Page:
3.

RESULTS AND DISCUSSION

Atomic Force Microscope (AFM) was used to obtain information of the topography of
two unused nanofiltration membranes to determine their roughness measures. The
results obtained are presented below graphically in Figure 2 to Figure 8 and in
Tabular form in Table 1 and Table 2. Four topographic images at the following scan
size (1.0m1.0m and 5m5m) were taken for each membrane. Table 1 present
the top view of 2D and 3D images of the membrane surface obtained using the
Image processing software WSxM 5.0 Develop 6.4. From these results bearing ratio
plot curve, Power Spectrum Density curve and roughness Histogram determine for
each membrane with the associated scan size. From Table 1, the first observation
that can be made is that the roughness on the surface of the membrane increase
with the scan size.

3.1.

Images obtained with AFM

Table 1: 2D and 3D images of the membrane surface obtaining by Image processing


software (WSxM 5.0 Develop 6.4).
NF membranes and scan size

45 View

Top view

3.2.

Information obtained by WSxM 5.0 Develop 6.4 at scan size

1.0m1.0m

Figure 2: Bearing ratio plot curve for NF11 and NF12 at 1.0m1.0m.
Figure 2 above present the comparison of the bearing ratio of NF 11 and NF12 at
the same scan size 1.0m1.0m. NF11 membrane depicted the greatest peak
height (Rpk) value (4157.68) at a bearing area of 0.86m 2 while NF11 had the lowest
(3273.32) at a bearing area of 0.69m2.

Figure 3: Power spectral density curve for NF11 and NF12 at 1.0m1.0m.
The PSD plot above (Figure 3) obtained from 2D profiles shows that NF11 had the
highest critical surface area than NF12. The critical surface area for NF11 can be
estimated to be 290m2 and 165m2 for NF12. It can also be observed that both
membranes had similar surface roughness properties at 1.0m1.0m scan size.

Figure 4: Roughness histogram for NF11 and NF12 at 1.0m1.0m.


Figure 4 present the surface height distribution of the two membranes at
1.0m1.0m scan size. The histogram support the observation made from the
images in Table 1 that NF11 has the roughest surface than NF12.

3.3.

Information obtained by WSxM 5.0 Develop 6.4 at scan size

5.0m5.0m

Figure 5: Bearing ratio plot forNF11 and NF12 at 5.0m5.0m.


Figure 5 above present the comparison of the bearing ratio of NF 11 and NF12 at
the same scan size 1.0m1.0m. NF11 membrane depicted the greatest peak
height (Rpk) value (1225.44) while NF11 had the lowest (1152.42) at same bearing
area of 25m2.

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Figure 6: Power spectral density curve for NF11 and NF12 at 5.0m5.0m.
The PSD curve above (Figure 6) obtained from 2D profiles shows that NF11 had
almost the same critical surface area than NF12. The critical surface area for NF11
can be estimated to be 3.54 104 m2 and 3.55 104 m2 for NF12. It can also be
observed that both membranes had similar surface roughness properties at
5.0m5.0m scan size.

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Figure 7: Roughness histogram for NF11 and NF12 at 5.0m5.0m.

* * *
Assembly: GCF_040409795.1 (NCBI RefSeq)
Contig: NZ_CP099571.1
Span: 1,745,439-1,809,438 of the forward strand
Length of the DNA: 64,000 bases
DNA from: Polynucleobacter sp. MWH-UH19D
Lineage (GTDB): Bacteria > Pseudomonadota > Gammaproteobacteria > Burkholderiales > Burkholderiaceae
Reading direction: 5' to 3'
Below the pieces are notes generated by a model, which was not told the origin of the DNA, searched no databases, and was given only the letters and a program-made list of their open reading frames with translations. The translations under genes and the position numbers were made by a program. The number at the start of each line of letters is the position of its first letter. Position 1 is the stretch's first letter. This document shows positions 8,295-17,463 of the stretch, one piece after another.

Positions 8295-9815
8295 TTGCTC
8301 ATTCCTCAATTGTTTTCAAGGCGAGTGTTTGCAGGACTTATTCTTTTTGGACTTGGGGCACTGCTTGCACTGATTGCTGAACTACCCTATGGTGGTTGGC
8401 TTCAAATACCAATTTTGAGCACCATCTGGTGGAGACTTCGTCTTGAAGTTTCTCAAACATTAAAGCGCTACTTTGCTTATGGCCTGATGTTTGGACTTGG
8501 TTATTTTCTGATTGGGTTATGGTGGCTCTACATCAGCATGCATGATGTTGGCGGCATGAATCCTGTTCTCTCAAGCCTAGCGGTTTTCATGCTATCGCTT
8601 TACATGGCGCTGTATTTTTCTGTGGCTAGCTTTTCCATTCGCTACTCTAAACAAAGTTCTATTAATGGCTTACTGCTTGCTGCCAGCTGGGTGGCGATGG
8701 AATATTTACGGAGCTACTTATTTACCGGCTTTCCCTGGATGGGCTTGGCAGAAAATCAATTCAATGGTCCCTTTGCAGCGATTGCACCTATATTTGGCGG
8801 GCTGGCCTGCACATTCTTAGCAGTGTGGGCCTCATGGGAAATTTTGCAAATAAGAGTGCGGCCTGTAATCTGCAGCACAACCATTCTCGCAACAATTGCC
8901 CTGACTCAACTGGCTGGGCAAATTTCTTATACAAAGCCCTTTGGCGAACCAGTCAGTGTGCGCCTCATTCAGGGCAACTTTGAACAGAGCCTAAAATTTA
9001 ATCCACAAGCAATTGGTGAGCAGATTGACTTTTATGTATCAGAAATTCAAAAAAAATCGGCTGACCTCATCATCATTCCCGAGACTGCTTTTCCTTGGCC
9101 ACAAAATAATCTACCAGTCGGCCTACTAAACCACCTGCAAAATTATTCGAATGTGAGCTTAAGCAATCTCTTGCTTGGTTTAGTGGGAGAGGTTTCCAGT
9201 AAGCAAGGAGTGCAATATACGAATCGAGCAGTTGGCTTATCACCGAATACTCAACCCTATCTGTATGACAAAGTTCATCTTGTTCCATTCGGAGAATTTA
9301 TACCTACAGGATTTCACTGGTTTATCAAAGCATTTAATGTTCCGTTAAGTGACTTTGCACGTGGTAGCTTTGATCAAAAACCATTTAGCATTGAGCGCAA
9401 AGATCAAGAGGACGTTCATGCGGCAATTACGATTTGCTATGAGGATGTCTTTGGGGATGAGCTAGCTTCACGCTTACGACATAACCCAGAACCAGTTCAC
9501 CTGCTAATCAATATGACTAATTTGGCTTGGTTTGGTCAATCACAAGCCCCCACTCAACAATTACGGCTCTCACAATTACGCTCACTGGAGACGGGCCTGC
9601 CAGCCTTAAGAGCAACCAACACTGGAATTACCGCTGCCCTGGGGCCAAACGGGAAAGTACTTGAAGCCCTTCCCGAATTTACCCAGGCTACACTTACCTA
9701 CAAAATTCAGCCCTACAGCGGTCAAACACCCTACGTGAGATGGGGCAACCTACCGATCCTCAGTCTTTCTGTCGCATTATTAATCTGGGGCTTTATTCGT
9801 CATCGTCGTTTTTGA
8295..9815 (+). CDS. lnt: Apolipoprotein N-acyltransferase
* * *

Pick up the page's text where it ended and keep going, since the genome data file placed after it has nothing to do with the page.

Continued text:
Figure 7 also present the surface height distribution of the two membranes at
5.0m5.0m scan size. The histogram support the observation made from the
images in Table 1 that NF11 has the roughest surface than NF12.

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Figure 8: Evolution of the roughness obtained by AFM for 1.0m1.0m and


5.0m5.0m windows.
The above graph shows RMS roughness of the two membranes at the associated
scan size. It can be seen that whatever the membrane, the RMS roughness obtained
for the 1.0m1.0m is higher than for 5.0m5.0m scan size. The RMS
roughness for 1.0m1.0m ranged between 846.263(NF11) and 691.314 (NF12),
whereas for the 5.0m5.0m scan size, the range between 275.804 (NF11) and
242.406 (NF12). In both scan size, the NF11 membrane had the highest RMS
roughness.

Table: 2 below summarize the roughness measures obtained from the roughness
histogram plot in Figure 4 and Figure 7. The peak height (R p) for 1.0m1.0m scan
size is also higher than that for 5.0m5.0m scan size in both membranes.
However the Skewness (R sk) of NF11 for 1.0m1.0m (0.1267) was higher than
that of 5.0m5.0m (0.031) while the Skewness (R sk) of NF12 was positive for
1.0m1.0m (0.368) and negative for 5.0m5.0m (-0.0459). This shows that
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the surface NF11 at 1.0m1.0m scan size has deep valleys or high peaks
compared to 5.0m5.0m scan size and lack of peaks on the surface of NF12. The
Kurtosis (Rku) was higher for 1.0m1.0m and less for 5.0m5.0m scan size.
Table 2: Analysis of the AFM profiles of NF11 and NF12

4.

CONCLUSION

The results obtained shows that the determination of the membrane roughness
depends on the observation scale. The roughness parameters of the membranes
decrease with increase in observation scale. The RMS roughness, peak height,
skewness and kurtosis for 1.0m1.0m scan size were higher than 5.0m5.0m
scan size. NF11 membrane had the highest RMS roughness (846.263), highest peak
height (4157.68), highest skewness (0.1267) and kurtosis (3.75) at 1.0m1.0m
scan size while NF than NF12 had the lowest (refer in Table 2). The results clearly
show that NF11 had the roughest surface than NF12 since it had the highest
roughness even for 5.0m5.0m scan size. As per the results in the literature, the
membrane with the highest roughness (NF11) will perform better in waste water
treatment.

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5.